Here are images of all three known Virginia regimental standards, shown together apparently for the first time. All three flags are in anonymous private collections but have been exhibited publicly. The flag in the middle belonged to the 8th Virginia. One of the other flags reportedly belonged to the 3rd Virginia. The faded rectangle in the center of the 8th Virginia flag is a consequence of light damage resulting from the way in which it was displayed for many years--it was originally one consistent (salmon) color. The flags follow an apparently standard design, but in varying colors. The color was the most important distinguishing characteristic of the flags, which were used to help troops stay organized in the smoke and confusion of battle.
The scrolls on the blue and yellow flags contain only the word "regiment." This suggests that they were made at the same time, with the intention that regiment numbers would be added when the colors had been assigned to the respective units. (The word "regiment" is not centered in the scrolls; space was retained to the left of the word on both flags.) The writing in the 8th Virginia's scroll is illegible because of light damage. The writing was retouched on the reverse side of the flag to say "VIII Virg Regt." An 1847 account in the Richmond Whig says the scroll contained the words "VIII Virga Regt." This sets it apart from the other two flags. This can be explained by the history of Virginia's Continental regiments.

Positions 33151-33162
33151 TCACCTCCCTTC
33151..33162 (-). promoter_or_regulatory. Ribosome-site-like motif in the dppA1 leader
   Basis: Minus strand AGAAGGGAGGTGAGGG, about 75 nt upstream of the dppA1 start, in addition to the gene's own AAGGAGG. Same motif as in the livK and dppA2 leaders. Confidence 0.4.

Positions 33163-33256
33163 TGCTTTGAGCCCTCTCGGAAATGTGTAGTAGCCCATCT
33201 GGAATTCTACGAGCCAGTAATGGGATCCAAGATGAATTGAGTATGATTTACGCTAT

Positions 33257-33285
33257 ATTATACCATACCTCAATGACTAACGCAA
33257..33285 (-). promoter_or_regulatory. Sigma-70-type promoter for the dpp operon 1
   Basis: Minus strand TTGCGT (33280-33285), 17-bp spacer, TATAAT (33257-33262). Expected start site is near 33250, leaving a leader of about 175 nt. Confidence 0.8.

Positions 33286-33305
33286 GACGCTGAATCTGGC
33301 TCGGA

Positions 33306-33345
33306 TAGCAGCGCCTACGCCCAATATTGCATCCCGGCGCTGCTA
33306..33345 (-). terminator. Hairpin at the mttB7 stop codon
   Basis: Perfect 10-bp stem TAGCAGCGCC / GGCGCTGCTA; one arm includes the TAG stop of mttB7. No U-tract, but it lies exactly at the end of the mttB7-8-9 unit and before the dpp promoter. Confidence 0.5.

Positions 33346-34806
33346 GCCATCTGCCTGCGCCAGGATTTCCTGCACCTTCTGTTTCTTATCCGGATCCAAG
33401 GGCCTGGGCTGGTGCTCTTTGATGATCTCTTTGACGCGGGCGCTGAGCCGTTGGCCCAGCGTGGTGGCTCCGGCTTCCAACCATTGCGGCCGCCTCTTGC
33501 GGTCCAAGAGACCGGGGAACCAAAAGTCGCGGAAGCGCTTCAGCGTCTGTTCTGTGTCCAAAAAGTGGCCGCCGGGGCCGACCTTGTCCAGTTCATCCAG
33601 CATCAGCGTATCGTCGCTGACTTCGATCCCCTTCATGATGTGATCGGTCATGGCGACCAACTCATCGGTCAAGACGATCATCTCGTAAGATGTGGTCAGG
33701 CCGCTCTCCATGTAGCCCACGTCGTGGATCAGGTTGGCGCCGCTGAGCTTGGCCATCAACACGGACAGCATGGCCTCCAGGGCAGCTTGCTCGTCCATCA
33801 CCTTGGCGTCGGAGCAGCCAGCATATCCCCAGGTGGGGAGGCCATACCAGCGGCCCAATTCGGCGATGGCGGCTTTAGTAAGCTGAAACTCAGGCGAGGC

The 1st and 2nd regiments were authorized by the Virginia convention in 1775 for one-year enlistments. Seven more regiments were authorized in December of 1775 to be formed in 1776 for two-year enlistments, with the expectation that the 1st and 2nd would also continue with new or reenlisted men. Virginia expected all of these regiments to be taken into the Continental Army. Congress, however, initially only authorized seven Virginia Continental regiments. Despite being the first regiment to leave the Commonwealth in Continental service, the 8th drew the short straw and was not recognized immediately as anything other than a provincial (after July 4, "state") regiment. (The same was true of the small 9th regiment, which was created only for Eastern Shore defense.) At the urging of General Charles Lee, Congress later increased the number of authorized Virginia Continental regiments. One consequence of this complicated history may be that the 8th Virginia's regimental standard was not made at the same time as the other banners.
is researching the history of the Revolutionary War's 8th Virginia Regiment. Its ten companies formed on the frontier, from the Cumberland Gap to Pittsburgh.
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